Quantcast

Comments about ‘Common Core opponents warn lawmakers to act or be voted out’

Return to article »

Published: Tuesday, Feb. 18 2014 9:15 p.m. MST

Comments
  • Oldest first
  • Newest first
  • Most recommended
Owen
Heber City, UT

We supporters of the the Utah Core expect Utah legislators to ignore this vocal minority. We expect you to listen to the majority of citizens and teachers. This is an election year. We are taking note of who is with our children and who is not, and we will be making our voices heard in the voting booth.

teachermom6
Northern Utah, UT

I am not a supporter of Common Core! However, everyone in this state seems to scream school reform and legislate education methodology in our schools yearly with new programs here, and teacher reforms there. It has gotten to the point of being ridiculous to be a teacher...I have never seen moral this low! The main problems in education today do not stem from lack of "programs" or poor teaching methods, they stem from the breakdown of the family. Without stability in our homes, and teachers working as a three-legged stool with students and parents nothing will ever change. What needs to happen in education will never happen under our current belief of not "hurting feelings". Teachers need accountability sure, but students and parents do as well.

Formerspud
South Jordan, UT

As a teacher I like the standards of the Utah Core. I hope the legislators realize how much time and money have been put into creating lessons to teach these standards. I personally don't want to start over because I have too much invested in teaching them. I like that textbooks are now created for our core and not just Texas or Virginia. Check out how much the districts have paid out to implement this core before listening to the vocal minority.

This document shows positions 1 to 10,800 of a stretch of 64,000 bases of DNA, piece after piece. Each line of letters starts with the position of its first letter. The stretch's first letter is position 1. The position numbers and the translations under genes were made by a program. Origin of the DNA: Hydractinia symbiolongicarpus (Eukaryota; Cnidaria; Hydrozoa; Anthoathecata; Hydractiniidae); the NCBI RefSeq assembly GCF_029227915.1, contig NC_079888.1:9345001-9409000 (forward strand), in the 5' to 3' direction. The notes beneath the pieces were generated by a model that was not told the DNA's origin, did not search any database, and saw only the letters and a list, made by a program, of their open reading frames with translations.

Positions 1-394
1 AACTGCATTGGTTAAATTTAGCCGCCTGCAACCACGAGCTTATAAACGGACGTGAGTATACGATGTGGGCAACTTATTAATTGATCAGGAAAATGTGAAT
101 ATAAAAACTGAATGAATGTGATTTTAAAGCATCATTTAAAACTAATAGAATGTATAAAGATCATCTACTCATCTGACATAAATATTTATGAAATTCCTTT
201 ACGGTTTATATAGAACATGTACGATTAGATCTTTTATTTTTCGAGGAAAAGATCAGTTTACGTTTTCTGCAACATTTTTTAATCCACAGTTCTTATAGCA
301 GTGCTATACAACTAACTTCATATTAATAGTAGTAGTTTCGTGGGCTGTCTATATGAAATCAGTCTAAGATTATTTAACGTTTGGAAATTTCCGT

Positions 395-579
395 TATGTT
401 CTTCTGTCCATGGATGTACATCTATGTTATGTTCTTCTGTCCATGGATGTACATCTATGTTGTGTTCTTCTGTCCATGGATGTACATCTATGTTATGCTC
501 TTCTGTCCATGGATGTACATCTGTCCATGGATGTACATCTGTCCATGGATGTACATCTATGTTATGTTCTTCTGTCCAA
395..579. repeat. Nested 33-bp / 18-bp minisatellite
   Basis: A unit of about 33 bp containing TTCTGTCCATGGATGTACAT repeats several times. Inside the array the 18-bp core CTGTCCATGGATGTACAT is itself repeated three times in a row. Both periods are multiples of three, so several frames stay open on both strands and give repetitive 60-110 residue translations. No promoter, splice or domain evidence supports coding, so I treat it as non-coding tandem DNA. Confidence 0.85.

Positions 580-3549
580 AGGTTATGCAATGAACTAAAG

birder
Salt Lake City, UT

I think the math Common Core is a mess. It has succeeded in destroying my students' motivation to learn math. The parents don't know how to help their kids, and many new ways of doing problems are very odd. There are a few good strategies, but not enough to justify keeping the Core as it is. I'm still very suspicious of the way it was financially forced on the state education system with the threats of money removal attached.

Janet
Ontario, OR

Teaching to the test can limit education. I am not familiar with Utah Core, but I have read the Common Core objectives, and I see nothing objectionable at all in them; the opposition is reminiscent of McCarthy-era paranoia.

Blue
Salt Lake City, UT

To me the most compelling reason to support the Common Core is that its opponents are unable to cite specific problems with the core that make it educationally inappropriate, that there's absolutely zero evidence of it being "anti-family," and that the Common Core's opponents are the ultra-wingnut Utah Eagle Forum and Sutherland Institute.

Let's face it - if the US Department of Education suggested that students be instructed in the importance of breathing, the Eagle Forum and the Sutherland Institute would then immediately become advocates of suffocation.

Oak
Highland, UT

Nice report Ben. However, for the couple of Common Core supporters who have posted here, there were at least 5 public school teachers who spoke at the rally last night. Teachers are seeing the issue. As "birder" noted, children are being affected by Common Core, thus Alpine school district now has a lawsuit on their hands over psychological damage that has been done to a genius student via Common Core. There is a reason the New York Teacher's Union has spoken out and called Common Core a disaster. It's far more than just standards so lets not pretend that's all it is. It encompasses assessments, data tracking, and is driving a standardization of curriculum. It's a true one-size-fits-all model and if you think every child should be forced into this robotic sequence, you should reconsider your choice of profession.